However, two recent court rulings have come along despite the fact that good faith is not usually implied into contracts under English law. In these cases, good faith working between the parties has been, (a) expressly enshrined in the written contract between the parties, and (b) the governance in operating the behaviours of both parties in delivering the systems/services under the contract has evidenced ‘good faith’. The former (a written obligation in the contract) without the latter (behaviours of both parties) means you will be unable to rely on good faith as a general principle in the contract, just because your contract terms state it.
The cases are:
- Compass Group UK and Ireland Ltd (t/a Medirest) v Mid Essex Hospital Services NHS Trust  EWHC 781 (QB)
- Yam Seng Pte v International Trade Corporation Ltd  EWHC 111 (QB).
It is important to note that, in general terms, English law, in respect of the key principles of ‘good faith’, is not in line with other jurisdictions. Unlike other courts, the English courts have been reluctant to impose a general and wide duty of good faith in commercial contracts; they will often take a very narrow view of such responsibilities. Please Note: Although expressly written good faith contract terms are usually enforceable providing one or more parties are behaving in a good faith manner, English courts are renowned to withhold any ‘widening’ of their interpretation in the areas to cover by good faith.
Lessons to be Learned
The main take-aways from both of these cases are:
1. Ideally, don’t rely on ‘good faith’ as an implied contractual right. The courts have trouble trying to ‘widen’ what the responsibility of good faith should and should not apply to. Why? Because judges, solicitors and barristers are not ‘operational’ people who deliver your operational services, so to put it simply, these issues and where they apply are a bit ‘hit and miss’ according to the judge you get on the day.
What to do; the written contract should include specific provisions for acting in good faith, but most importantly, your operating governance of the relationship should demonstrate that at least one of you is genuinely behaving in a good faith manner. In that way, you have more chance of, (a) making the relationship actually work, (b) if matters do fail, you’ll at least have the evidence that you tried your best, in practical terms, to help get things working, and (c) you are more likely to be judged as acting in good faith and, therefore, more likely to have this taken into account when someone is considering whether good faith is part of your deliverables within the contract.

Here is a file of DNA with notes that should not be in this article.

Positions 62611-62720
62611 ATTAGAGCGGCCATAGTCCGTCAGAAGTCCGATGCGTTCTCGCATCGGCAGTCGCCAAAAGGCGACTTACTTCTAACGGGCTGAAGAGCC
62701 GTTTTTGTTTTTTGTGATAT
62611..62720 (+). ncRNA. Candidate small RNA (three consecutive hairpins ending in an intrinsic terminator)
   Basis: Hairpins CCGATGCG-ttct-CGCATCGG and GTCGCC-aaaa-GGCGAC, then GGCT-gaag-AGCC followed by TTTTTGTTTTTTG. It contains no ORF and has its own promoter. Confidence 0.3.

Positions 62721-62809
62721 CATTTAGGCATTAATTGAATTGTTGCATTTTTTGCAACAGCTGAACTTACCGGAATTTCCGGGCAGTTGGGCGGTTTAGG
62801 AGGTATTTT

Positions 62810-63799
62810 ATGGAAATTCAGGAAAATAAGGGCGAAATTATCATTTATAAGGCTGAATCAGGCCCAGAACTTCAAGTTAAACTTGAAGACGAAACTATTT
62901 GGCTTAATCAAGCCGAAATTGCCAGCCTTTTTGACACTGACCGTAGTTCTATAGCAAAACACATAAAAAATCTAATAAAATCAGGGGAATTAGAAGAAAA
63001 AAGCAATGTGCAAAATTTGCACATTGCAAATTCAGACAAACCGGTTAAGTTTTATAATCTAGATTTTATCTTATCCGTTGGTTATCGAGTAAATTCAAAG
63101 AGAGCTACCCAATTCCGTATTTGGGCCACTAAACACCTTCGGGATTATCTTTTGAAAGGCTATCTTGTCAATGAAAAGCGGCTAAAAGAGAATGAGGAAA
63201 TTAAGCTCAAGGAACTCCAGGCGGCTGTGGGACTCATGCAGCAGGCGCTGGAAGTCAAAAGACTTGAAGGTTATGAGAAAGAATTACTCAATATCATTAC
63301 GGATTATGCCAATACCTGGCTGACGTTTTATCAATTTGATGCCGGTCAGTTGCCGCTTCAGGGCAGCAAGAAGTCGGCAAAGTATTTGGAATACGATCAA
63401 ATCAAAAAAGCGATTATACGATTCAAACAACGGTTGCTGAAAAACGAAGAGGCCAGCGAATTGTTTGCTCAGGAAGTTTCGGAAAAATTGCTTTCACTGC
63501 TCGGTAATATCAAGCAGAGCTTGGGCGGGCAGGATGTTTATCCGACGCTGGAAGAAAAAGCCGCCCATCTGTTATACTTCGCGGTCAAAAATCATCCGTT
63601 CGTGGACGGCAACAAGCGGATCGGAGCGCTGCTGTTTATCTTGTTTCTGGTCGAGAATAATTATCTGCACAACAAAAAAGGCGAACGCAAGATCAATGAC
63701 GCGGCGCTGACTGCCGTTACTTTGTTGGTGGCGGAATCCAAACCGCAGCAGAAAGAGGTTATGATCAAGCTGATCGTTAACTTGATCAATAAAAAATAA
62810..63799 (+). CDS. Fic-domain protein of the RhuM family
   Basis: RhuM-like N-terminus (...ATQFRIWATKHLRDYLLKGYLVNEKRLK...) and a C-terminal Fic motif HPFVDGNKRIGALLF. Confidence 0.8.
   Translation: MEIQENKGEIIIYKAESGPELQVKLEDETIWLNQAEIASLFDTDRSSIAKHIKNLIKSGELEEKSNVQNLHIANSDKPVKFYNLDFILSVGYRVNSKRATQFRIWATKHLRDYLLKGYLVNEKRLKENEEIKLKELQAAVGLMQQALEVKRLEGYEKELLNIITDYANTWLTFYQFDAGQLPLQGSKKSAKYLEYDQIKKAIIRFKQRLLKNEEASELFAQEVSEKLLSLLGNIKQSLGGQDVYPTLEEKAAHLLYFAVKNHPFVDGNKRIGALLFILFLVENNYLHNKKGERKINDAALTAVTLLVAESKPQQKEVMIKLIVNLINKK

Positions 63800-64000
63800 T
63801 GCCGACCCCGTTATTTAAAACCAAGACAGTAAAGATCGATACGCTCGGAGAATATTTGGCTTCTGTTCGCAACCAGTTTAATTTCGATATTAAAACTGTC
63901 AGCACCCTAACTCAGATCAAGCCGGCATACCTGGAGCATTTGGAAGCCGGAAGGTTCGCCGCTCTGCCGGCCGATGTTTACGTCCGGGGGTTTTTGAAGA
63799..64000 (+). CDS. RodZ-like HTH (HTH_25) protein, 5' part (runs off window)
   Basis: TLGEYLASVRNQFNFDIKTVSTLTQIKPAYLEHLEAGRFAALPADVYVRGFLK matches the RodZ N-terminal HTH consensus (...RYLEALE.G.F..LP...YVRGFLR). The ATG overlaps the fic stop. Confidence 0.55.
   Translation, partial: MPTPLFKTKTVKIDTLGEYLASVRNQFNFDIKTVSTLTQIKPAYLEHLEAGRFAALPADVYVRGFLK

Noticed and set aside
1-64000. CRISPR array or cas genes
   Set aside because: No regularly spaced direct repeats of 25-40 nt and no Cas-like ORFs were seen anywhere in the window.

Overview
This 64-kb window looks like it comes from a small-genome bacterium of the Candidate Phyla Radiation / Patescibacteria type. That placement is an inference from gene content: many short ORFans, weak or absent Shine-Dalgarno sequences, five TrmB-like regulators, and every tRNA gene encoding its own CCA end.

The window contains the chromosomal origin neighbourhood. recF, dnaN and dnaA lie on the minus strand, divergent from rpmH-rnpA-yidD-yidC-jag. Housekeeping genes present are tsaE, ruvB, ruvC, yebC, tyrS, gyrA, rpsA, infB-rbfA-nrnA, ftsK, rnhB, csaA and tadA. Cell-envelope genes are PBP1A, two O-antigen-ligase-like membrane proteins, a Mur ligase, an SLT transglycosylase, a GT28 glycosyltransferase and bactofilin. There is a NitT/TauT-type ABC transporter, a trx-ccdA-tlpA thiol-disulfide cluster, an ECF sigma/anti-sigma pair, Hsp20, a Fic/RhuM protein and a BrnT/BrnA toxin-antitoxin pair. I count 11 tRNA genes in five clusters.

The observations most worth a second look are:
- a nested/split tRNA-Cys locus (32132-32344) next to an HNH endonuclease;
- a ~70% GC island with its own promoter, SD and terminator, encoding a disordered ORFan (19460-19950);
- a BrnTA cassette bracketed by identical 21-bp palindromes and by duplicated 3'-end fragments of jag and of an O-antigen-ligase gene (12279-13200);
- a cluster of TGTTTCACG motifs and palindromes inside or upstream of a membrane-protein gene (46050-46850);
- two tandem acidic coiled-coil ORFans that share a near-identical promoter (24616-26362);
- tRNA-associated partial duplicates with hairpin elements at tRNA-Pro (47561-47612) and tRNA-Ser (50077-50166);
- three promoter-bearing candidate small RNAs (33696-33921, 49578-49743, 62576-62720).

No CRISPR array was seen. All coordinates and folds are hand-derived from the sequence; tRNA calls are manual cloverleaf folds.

2. If the good faith behaviours of both sides are in question, then you are better to rely on the vendor’s expert responsibilities. Whilst there are very similar parallels between what most people view as good faith and an expert vendor’s responsibility to have a ‘duty to warn’ (these are often confused in terms of application), there is far more and less conflicting case law supporting the expert responsibilities of specialist vendors, than there is for good faith contracting.
What to do; ensure you have a pre-project methodology that encapsulates how to contract for the vendor’s advice (expert responsibilities) that can be translated into your operating governance. This will avoid most material misunderstandings during the implementation of the project.
So in conclusion, whilst there are general principles being applied in terms of expert responsibilities in most court judgments, do bear in mind the following:
- Despite these cases, if you do find yourself in a dispute or misunderstanding with your IT, managed services or outsourcing vendor, I would be very wary of trying to argue a point that a general duty of good faith applies under English law just at the current time. Judge’s opinions are divided on this principle.
- The above said, these cases do suggest that the courts are moving in a direction, that subject to certain specifics within your written contracts and how good faith behaviours are operating between both parties, then you may well have something to argue if you feel your vendor is not acting in your reasonable interests.
- If you do wish to improve your chances of being able to rely on a general principle of good faith between you and your vendor, then, (a) ensure you compile a due diligence process that enables good faith to work practically in your relationship, (b) set out these operating processes expressly within the written contract terms, and (c) make sure you not only operate but also monitor/measure your ‘behaviour’ so that good faith operates as part of your day-to-day delivery mechanism.
If you follow the above guidelines, it will be unlikely issues will escalate to the point where you need to rely on these contract terms in any event.